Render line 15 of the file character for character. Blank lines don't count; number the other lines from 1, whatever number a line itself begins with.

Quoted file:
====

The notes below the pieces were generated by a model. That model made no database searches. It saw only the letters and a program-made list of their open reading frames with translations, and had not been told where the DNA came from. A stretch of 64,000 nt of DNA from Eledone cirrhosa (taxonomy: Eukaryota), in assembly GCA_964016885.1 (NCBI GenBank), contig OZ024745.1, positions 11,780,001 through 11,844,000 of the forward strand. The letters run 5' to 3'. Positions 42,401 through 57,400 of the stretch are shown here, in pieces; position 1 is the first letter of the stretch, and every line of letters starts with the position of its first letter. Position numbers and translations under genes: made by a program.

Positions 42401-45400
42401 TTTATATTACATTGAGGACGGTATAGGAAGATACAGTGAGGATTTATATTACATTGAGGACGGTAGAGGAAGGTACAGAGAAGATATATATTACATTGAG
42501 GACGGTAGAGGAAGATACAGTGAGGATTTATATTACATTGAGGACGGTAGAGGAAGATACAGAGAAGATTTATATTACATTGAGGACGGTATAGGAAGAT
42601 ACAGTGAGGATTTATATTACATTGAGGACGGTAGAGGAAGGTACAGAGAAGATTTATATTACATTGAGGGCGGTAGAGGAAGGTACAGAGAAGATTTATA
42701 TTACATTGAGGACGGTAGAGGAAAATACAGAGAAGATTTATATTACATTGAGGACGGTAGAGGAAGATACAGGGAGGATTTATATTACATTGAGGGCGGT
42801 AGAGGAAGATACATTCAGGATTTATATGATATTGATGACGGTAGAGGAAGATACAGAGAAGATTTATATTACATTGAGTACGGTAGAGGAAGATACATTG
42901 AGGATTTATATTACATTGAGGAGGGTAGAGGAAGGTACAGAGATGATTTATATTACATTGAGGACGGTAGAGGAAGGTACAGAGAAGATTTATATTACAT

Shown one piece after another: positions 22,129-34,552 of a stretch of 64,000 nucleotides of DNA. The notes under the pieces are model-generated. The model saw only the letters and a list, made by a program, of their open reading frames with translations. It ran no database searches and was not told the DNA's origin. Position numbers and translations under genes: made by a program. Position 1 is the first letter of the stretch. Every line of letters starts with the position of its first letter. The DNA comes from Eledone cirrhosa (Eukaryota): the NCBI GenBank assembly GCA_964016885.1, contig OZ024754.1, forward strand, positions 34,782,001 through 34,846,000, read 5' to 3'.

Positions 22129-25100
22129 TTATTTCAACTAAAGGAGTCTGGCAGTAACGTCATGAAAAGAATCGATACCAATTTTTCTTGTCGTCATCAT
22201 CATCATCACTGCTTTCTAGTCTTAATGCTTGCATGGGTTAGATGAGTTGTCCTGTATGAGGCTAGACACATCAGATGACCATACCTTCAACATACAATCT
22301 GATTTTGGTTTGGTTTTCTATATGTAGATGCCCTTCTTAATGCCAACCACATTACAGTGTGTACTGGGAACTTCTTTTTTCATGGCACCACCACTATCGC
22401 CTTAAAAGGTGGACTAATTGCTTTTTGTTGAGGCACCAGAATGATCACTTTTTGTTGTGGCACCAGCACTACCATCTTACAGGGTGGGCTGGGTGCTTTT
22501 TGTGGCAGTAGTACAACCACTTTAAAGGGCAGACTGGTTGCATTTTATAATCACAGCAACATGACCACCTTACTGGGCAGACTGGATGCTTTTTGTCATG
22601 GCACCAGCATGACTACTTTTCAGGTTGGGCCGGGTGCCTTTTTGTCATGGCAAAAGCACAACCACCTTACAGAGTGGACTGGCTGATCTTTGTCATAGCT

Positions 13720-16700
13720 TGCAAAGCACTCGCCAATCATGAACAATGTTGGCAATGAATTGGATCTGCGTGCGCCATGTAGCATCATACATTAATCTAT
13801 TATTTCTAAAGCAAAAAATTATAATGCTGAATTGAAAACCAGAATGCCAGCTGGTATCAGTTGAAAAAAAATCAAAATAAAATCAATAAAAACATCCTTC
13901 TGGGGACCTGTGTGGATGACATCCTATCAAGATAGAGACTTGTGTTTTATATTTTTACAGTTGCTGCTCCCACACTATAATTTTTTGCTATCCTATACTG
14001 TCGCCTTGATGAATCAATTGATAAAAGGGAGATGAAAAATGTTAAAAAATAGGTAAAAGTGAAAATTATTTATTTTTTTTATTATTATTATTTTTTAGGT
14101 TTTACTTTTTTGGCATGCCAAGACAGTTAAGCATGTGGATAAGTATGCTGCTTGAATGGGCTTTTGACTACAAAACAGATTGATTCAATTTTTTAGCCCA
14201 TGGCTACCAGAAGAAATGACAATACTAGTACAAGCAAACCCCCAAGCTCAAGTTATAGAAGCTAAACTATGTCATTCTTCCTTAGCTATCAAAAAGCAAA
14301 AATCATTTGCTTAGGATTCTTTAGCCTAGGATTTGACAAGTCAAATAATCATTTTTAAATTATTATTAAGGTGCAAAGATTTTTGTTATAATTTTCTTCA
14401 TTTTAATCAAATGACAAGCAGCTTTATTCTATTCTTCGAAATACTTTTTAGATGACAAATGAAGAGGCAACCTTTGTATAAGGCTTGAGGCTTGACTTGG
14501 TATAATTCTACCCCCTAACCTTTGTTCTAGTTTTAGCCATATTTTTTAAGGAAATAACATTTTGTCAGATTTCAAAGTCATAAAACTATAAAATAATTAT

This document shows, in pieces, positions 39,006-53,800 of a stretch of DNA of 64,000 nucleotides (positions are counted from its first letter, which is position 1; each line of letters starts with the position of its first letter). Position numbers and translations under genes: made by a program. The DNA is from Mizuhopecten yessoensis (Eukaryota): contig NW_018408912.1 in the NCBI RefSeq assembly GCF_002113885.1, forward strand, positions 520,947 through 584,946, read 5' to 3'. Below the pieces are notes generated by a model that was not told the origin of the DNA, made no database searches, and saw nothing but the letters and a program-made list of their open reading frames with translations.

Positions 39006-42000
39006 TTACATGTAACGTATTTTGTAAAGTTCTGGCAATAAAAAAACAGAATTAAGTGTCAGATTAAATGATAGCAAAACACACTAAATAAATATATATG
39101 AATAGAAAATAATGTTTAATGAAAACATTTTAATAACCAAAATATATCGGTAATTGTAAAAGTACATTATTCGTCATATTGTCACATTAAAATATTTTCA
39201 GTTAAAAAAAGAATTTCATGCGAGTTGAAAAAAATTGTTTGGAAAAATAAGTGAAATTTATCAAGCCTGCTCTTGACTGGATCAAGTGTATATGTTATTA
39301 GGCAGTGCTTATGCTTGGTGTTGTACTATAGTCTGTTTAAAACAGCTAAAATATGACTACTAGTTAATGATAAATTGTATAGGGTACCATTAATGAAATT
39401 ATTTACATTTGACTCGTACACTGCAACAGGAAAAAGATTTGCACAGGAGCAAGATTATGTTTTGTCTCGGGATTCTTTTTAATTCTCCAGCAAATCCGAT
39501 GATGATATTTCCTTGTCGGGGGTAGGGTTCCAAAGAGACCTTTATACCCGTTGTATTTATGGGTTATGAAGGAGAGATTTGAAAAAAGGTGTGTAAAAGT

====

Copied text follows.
22501 TGTGGCAGTAGTACAACCACTTTAAAGGGCAGACTGGTTGCATTTTATAATCACAGCAACATGACCACCTTACTGGGCAGACTGGATGCTTTTTGTCATG